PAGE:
Japanese Diplomat Brands Whales
'Cockroaches Of The Sea'
By Andrew Darby in Hobart

Japan's chief fisheries diplomat described minke whales yesterday as the "cockroaches of the sea" and admitted his country used foreign aid to bribe some countries to vote against an international ban on commercial whaling.

The country's grip on the International Whaling Commission has become evident before the organisation's annual meeting in London next week.

The key voting bloc of Caribbean nations is reported to have held for Japan, despite attempts by Australia to break it up and the open recognition that Tokyo bought the votes with overseas aid.

Japan's colourful leading fisheries diplomat, Mr Masayuki Komatsu, confirmed the aid was used as a lever to commission votes.

And dismissing minke whales as cockroaches, he said: "There are too many [and they are] swimming so quick."
Japan is marshalling pro-whaling votes to a point where they could approach a simple majority on some issues at the commission this year. Up to four more nations may vote on Japan's side. Neutralising the six eastern Caribbean members of the commission is seen as vital to the proposal by Australia for a South Pacific whale sanctuary. Australian diplomats who visited the region recently hoped to persuade one or more countries to abstain, in an attempt to get the necessary three-quarters majority of votes in favour of the sanctuary.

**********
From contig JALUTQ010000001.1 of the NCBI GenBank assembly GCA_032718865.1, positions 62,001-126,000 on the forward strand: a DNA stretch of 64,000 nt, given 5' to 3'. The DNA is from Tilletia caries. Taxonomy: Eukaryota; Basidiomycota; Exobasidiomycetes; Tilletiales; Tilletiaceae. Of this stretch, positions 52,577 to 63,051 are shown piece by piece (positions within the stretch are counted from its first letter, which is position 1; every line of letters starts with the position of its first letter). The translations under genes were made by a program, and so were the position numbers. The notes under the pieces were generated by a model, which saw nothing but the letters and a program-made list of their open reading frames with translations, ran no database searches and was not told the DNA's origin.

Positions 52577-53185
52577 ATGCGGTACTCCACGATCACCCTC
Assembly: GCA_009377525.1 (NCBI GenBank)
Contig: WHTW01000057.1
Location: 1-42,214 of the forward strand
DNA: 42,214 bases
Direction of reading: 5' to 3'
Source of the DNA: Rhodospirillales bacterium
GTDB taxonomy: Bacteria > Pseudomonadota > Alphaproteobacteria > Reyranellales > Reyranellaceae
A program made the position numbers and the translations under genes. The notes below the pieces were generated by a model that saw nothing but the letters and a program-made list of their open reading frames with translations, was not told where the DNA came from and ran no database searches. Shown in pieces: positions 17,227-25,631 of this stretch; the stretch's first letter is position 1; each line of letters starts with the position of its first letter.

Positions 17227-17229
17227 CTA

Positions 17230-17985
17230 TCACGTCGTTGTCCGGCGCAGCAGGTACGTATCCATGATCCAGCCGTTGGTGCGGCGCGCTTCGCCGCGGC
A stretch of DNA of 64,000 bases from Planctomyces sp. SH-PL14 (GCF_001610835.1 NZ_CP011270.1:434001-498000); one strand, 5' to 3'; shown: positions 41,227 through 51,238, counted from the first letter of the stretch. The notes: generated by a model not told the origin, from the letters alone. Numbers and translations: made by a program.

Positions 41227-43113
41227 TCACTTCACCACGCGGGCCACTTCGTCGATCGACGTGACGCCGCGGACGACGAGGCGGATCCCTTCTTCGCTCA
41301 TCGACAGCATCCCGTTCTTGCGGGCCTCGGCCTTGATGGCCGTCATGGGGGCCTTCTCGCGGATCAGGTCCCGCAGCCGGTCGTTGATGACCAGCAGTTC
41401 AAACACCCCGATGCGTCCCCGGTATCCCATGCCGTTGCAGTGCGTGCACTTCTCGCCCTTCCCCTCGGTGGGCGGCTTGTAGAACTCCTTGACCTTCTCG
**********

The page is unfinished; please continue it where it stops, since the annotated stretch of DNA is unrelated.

But in Antigua this week, the whaling commissioner Mr Daven Joseph said a recent "round robin" conversation among the six States (Antigua and Barbuda, Dominica, Grenada, St Kitts and Nevis, St Lucia, and St Vincent and the Grenadines) agreed on "the principles of sustainable use" of whales.

Mr Joseph declined to specify whether they would vote against a sanctuary, but an Antiguan official told the Cana news agency they would maintain their pro-whaling voting pattern.

Antigua's Prime Minister, Mr Lester Bird, said his country's stance was partly due to aid it received, and partly because the minke whale was not an endangered species.

The Japanese administration admitted in 1999 it used foreign aid as a lever in whaling politics. The then fisheries minister, Mr Hiraoki Kameya, said: "We would like to utilise overseas development aid as a practical means to promote nations to join the IWC, expanding aid towards non-member countries which support Japan's claim."

In an interview with the ABC yesterday, this position was reiterated by Mr Komatsu, who heads the international division of the Japanese Fisheries Agency.

"Japan does not have a military power," Mr Komatsu said. "You may dispatch your military power to East Timor. That is not the case of Japan. Japanese means is diplomatic communication and ODAs (Overseas Development Aid). So in order to get appreciation of Japan's position...that is natural that we must do, result on those two major truths. So I think there is nothing wrong."
From Ryan Butters
Dear Jeff,
Mr Komatsu's final statement, relating to Japan's need to utilize ODA's in lieu of military power is especially disconcerting. His statement infers that he places military coersion in a place of primacy over diplomatic and foreign aid overtures. This sort of anachronastic militarism has no positive place on the present (and sufficiently destabilized) geo-political scene. Mr. Komatsu's reference to peacekeepers in East Timor is especially strange, as that incident has absolutely nothing in political common with Japan's want to slaughter ever more Pacific whales. All in all, we have been given a glimpse into the frighteningly odd psyche of a strange, strange little man.
Ryan Butters
Resident Island Historian,
Midway Atoll - Central Pacific



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